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IIT Roorkee team develops potential saliva test for breast cancer
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IIT Roorkee team develops potential saliva test for breast cancer

The researchers found that the composition of some proteins in saliva was different for individuals with breast cancer than those without it
Illustration of a woman undergoing a saliva swab test
Representational image | Shutterstock

Researchers at the Indian Institute of Technology Roorkee have identified three proteins found in saliva that can serve as potential biomarkers for early detection of metastatic triple-negative breast cancer (TNBC), a type of breast cancer that doesn’t respond to hormone therapies and often requires surgery.

The researchers said that around 10-15% of the 1.6 lakh cases of breast cancer registered in India each year are TNBC. It is the most aggressive form of breast cancer and doesn’t respond to hormonal treatments, requiring chemotherapy. But even after successful treatment, it can recur.

The novel diagnostic method could replace current methods for detecting TNBC, which includes biopsies and radiological tests. Apart from being invasive, today’s techniques are only used after symptoms of the condition show up.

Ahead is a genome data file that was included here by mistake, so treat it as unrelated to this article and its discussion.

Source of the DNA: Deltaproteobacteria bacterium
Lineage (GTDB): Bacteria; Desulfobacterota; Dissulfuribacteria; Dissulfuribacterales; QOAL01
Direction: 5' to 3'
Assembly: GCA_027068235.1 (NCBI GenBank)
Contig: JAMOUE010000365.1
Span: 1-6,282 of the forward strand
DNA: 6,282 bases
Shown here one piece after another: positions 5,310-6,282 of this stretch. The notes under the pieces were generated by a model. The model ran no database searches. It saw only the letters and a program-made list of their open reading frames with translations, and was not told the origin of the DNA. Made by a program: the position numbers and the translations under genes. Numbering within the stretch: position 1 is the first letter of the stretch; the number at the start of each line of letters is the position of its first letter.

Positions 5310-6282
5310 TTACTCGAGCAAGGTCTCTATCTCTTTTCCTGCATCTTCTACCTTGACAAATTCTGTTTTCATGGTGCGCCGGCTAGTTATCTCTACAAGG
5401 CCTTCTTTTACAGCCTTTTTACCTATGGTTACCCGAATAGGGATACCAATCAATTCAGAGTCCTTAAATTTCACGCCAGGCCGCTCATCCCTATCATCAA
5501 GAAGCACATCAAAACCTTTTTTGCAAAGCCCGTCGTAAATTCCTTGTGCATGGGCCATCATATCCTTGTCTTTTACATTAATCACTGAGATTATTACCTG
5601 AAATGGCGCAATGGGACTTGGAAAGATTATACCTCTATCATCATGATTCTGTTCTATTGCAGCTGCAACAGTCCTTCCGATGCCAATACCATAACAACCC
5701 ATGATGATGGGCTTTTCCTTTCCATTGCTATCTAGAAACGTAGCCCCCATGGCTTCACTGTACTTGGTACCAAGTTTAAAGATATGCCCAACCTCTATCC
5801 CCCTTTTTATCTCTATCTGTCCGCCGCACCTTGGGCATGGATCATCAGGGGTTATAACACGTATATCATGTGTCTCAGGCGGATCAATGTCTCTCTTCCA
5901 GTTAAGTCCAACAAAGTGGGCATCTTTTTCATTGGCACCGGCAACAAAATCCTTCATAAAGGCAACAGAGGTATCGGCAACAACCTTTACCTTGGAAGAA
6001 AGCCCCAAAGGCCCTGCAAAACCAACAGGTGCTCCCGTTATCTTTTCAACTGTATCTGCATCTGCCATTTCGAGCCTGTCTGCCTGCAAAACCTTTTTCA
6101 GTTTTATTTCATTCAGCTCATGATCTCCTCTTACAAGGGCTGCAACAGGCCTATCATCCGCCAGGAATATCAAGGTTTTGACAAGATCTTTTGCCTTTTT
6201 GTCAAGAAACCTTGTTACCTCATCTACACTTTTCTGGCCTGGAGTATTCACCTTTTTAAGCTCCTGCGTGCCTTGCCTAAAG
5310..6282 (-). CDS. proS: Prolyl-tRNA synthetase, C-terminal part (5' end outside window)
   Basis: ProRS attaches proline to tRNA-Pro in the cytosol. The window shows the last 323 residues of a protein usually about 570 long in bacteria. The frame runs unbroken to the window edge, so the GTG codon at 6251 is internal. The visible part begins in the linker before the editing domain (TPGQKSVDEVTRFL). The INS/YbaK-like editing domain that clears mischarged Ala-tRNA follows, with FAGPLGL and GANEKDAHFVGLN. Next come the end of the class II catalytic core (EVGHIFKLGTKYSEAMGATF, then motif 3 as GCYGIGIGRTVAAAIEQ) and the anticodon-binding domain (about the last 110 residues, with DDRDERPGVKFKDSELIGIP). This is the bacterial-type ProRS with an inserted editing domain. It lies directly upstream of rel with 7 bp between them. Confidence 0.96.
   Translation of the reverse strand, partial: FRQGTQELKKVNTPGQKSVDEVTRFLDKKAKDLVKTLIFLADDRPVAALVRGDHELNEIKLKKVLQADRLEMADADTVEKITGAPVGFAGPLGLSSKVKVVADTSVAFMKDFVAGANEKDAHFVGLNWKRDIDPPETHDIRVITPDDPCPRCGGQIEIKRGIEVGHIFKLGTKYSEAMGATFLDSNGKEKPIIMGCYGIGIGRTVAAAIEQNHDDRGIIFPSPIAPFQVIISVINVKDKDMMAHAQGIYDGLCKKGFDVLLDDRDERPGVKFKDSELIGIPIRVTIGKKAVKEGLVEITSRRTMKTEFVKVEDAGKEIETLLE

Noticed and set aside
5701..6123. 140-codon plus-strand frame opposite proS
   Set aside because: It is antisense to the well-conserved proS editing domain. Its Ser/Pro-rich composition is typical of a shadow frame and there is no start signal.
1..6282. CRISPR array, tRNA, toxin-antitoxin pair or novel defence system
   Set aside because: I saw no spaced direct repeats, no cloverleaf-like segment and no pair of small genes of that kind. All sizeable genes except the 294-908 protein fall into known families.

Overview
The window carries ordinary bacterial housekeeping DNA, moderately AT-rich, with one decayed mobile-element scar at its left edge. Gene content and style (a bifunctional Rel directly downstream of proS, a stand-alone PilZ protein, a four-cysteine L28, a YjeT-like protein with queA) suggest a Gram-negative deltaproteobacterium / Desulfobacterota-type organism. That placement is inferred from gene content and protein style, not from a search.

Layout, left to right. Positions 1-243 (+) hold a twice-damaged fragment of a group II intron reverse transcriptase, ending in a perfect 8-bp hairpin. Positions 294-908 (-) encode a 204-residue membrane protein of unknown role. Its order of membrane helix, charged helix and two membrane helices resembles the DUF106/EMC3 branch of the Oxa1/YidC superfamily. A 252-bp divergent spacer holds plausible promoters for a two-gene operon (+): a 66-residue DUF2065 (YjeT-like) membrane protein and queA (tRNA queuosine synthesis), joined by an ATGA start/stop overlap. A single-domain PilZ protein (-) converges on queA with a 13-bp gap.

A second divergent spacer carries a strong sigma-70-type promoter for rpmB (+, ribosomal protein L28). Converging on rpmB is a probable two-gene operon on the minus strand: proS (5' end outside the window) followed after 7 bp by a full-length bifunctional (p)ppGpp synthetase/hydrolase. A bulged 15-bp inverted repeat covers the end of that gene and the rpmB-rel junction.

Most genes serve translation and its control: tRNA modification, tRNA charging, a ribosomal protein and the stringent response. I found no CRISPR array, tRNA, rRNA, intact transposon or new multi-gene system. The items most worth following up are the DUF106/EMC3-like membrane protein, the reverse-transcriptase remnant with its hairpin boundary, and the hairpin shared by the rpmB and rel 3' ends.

“There have been many efforts in the past decades to identify biomarkers of metastatic TNBC, but there have not been any that have reached practical application,” said Dr Kiran Ambatipudi, an associate professor in the department of biosciences and bioengineering at IIT Roorkee who led the team.

They based their research on impaired salivary gland function of people with breast cancer, finding that the composition of proteins in saliva was also altered. They also developed a process for using these proteins as biomarkers from saliva and published their findings in the Journal of Proteomics.

“The research findings could potentially help in early diagnosis and treatment. This will improve the quality of life of such patients,” said Ajit K Chaturvedi, Director of IIT Roorkee, in a statement.

The IIT Roorkee team collected saliva samples from healthy individuals and those diagnosed with TNBC. They noticed differences in the amounts of three salivary proteins between healthy individuals and those with cancer.

With further study, they isolated five peptides, the building blocks of proteins, that were different between individuals with TNBC and those without. The presence of these peptides they said could identify an individual as positive for TNBC with an accuracy of 80%.

“If appropriately validated on larger patient cohorts, the discovered peptide markers could become a powerful handle for breast cancer diagnosis in the future,” added Dr Ambatipudi.

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